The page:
New publication: Local cod (Gadus morhua) revealed by egg surveys and population genetic analysis after longstanding depletion on the Swedish Skagerrak coast

By Henrik Svedäng, Julia M. I.Barth*, Anders Svenson, Patrik Jonsson, Sissel Jentoft*, Halvor Knutsen, and Carl André in ICES Journal of Marine Science

Abstract

Dramatic and persistent reductions in Atlantic cod (Gadus morhua) are common in many coastal areas. While offshore cod stocks still were abundant and productive, the Swedish west coast showed signs of diminishing adult cod abundance at the beginning of the 1980s, where the local cod component was considered to be extirpated. To survey the present cod spawning activity and stock composition, we initiated egg trawling over two consecutive years (203 hauls in total) in combination with population genetic analyses (425 individually genotyped eggs). Here, we provide evidence of cod spawning at the Swedish Skagerrak coast, suggesting recolonization or that local cod has recovered from a nearly depleted state. Early stage eggs were found inside fjords too far to have been transported by oceanic drift from offshore spawning areas. The cod eggs were genetically similar in early to late life-stages and cluster mainly with the local adult cod, indicating that eggs and adults belong to the same genetic unit. The cod eggs were genetically differentiated from adult North Sea cod, and, to a lesser degree, also from the Kattegat and Öresund cod, i.e. indicating a possible recovery of local coastal stock. The patterns of the genetic structure in the inshore areas are, however, difficult to fully disentangle, as Atlantic cod in the North Sea-Skagerrak area seem to be a mixture of co-existing forms: local cod completing their entire life cycle in fjords and sheltered areas, and oceanic populations showing homing behaviours. The egg abundances are considerably lower compared with what is found in similar studies along the Norwegian Skagerrak coast. Nevertheless, the discovery of locally spawning cod along the Swedish west coast—although at low biomasses—is an encouraging finding that highlights the needs for endurance in protective measures and of detailed surveys to secure intraspecific biodiversity and ecosystem services.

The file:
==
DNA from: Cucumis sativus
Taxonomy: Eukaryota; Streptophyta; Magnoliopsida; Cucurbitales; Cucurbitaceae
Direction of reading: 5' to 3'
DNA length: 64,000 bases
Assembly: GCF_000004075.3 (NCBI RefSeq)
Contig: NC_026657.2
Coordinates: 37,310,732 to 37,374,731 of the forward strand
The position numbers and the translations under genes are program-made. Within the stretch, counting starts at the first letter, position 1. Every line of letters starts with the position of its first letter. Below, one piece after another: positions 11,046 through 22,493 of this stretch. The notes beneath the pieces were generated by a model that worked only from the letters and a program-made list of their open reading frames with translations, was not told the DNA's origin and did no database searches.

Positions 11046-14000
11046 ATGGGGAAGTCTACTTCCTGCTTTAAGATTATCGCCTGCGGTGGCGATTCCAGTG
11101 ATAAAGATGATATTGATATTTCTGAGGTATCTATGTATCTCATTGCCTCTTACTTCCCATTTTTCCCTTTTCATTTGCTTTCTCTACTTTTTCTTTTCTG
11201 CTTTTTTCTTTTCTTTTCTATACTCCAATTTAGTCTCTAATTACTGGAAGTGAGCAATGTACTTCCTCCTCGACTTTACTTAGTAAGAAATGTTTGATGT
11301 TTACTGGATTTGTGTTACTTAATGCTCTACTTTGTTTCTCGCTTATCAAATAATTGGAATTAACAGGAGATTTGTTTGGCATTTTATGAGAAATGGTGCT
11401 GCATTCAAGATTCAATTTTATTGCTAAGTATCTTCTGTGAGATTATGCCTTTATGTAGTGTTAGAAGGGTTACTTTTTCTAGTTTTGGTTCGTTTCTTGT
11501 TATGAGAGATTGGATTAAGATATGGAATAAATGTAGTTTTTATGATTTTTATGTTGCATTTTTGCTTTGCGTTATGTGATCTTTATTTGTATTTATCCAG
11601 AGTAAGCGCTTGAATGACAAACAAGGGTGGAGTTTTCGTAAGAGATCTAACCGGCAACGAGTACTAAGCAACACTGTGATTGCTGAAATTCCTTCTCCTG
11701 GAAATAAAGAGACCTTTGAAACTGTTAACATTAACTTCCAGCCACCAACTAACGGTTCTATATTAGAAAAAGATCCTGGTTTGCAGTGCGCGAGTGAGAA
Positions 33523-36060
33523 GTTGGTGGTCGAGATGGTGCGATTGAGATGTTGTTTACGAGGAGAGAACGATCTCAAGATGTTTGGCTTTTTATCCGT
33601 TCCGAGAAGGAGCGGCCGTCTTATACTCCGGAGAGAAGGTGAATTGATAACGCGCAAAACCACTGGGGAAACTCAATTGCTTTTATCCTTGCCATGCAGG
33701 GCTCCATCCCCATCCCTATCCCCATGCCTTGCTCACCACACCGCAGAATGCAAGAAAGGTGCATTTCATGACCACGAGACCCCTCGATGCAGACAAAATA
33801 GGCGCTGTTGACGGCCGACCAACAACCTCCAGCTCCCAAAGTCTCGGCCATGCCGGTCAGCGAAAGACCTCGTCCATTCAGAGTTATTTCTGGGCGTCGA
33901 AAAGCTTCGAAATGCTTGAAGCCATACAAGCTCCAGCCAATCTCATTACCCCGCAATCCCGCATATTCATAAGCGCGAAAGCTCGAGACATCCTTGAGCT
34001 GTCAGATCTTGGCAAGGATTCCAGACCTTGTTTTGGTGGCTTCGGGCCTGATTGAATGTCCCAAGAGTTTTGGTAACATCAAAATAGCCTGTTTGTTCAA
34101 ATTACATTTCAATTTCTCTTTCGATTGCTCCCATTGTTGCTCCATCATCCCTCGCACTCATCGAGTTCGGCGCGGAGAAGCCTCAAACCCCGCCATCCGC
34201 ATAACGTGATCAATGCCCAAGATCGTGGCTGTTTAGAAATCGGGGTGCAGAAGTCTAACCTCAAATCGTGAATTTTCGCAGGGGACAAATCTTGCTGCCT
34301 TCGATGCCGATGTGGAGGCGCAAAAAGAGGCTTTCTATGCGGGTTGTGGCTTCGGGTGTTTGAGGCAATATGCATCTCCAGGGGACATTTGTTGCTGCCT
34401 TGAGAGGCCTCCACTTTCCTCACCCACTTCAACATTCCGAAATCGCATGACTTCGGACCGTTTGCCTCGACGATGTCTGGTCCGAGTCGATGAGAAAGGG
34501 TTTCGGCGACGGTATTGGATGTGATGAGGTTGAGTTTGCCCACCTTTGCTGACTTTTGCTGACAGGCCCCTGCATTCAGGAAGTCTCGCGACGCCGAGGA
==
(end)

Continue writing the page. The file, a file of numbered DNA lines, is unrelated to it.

ICES Journal of Marine Science, fsy166
Published: 30 November 2018

* Centre for Ecological and Evolutionary Synthesis, Department of Biosciences, University of Oslo, Oslo. See the publication webpage for full author information.

Published Dec. 3, 2018 3:18 PM - Last modified Dec. 4, 2018 5:38 PM